Finding and preparing Psilocybe Semilanceata(Liberty Caps)
As a citizen of northern and central Europe, it may surprise you to know that every autumn your unmolested fields and pastures are littered with one of the most potent psilocybin mushrooms in the world.
Perhaps equally surprising is that these mushrooms are not only easy to spot, but easy to prepare - they in fact need no preparation at all, though I don't recommend that for reasons I'll expound on a little later.
Less surprisingly, the possession of Psilocybe Semilanceata is illegal in most European countries. The purpose of this article is purely educational.
In late September our continent will begin cooling rapidly, and shortly thereafter many of our fungi friends begin popping up from their mycelium homes and ejecting spores for reproduction. One of these mushrooms has been named "Psilocybe Semilanceata", or "Liberty Cap" for the lay-person - among other names you'll discover in this blog.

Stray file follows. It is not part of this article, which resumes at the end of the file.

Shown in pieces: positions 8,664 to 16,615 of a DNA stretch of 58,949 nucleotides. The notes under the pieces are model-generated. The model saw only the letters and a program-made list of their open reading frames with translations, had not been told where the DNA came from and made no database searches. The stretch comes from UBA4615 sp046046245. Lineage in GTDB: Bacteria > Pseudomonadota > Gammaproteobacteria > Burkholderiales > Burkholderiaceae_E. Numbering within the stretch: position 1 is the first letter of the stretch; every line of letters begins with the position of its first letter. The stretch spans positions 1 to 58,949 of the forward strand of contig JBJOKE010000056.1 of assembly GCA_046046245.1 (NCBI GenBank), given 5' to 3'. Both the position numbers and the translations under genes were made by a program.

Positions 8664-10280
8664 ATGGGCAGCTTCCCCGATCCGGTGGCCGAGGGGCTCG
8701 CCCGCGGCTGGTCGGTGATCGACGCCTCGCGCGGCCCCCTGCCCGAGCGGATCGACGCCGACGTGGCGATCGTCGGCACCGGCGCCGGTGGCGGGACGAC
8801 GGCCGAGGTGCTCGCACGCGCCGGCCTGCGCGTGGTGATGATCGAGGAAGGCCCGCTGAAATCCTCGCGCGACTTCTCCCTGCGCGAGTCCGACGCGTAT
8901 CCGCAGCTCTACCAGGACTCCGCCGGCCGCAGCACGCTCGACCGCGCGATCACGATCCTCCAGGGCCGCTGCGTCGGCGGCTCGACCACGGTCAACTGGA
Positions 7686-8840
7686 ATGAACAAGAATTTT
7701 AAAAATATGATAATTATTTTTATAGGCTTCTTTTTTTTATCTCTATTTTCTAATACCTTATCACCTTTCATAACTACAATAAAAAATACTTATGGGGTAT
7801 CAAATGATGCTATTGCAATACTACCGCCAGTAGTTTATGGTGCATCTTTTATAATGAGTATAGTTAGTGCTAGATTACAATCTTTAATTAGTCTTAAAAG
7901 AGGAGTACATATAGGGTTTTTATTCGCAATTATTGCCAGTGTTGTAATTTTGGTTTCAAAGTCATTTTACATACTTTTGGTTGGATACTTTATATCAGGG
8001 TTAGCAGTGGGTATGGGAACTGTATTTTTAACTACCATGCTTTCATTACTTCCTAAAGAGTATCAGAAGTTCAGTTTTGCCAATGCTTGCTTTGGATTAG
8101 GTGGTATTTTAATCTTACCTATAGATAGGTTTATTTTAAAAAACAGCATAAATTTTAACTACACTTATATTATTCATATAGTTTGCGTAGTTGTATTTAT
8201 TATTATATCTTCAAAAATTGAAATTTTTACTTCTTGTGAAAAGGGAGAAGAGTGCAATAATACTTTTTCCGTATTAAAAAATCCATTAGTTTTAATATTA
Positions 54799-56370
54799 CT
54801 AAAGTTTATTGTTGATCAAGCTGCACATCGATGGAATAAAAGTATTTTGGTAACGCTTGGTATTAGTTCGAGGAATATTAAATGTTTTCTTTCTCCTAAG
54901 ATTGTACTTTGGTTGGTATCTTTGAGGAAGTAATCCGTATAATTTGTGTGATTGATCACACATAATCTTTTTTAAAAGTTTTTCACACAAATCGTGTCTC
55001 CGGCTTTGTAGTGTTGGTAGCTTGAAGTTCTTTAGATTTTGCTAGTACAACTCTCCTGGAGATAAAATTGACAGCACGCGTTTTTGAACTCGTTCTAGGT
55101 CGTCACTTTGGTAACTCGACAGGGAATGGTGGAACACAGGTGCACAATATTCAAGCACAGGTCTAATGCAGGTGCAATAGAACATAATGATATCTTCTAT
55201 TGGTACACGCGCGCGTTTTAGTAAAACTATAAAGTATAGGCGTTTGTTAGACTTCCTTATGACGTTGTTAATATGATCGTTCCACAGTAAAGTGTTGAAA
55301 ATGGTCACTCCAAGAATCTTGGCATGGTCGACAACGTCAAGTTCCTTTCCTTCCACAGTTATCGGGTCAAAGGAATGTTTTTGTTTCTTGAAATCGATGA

Like many of its distant relatives, the Liberty Cap enjoys a wet and cold environment, which is a double-edged sword for those of us who are looking to find them. The presence of other similar mushrooms can be an indicator that A) We're looking in the right places, and B) That the climate conditions are ideal. On the other hand, many of us will be picking the wrong mushroom and at best wasting our time or worse, dying - more on that later. As a general rule: you should be heading out when the temperature is between 1c-10c after a good spell of rain in October-November. Adjustments may be needed depending on where you are in Europe among other factors, for example high places will cool earlier than at sea-level, and if you're in southern Europe it may not be cool enough until November-December. Once the first frost arrives our fungi friends will disappear until next Autumn.Continue reading...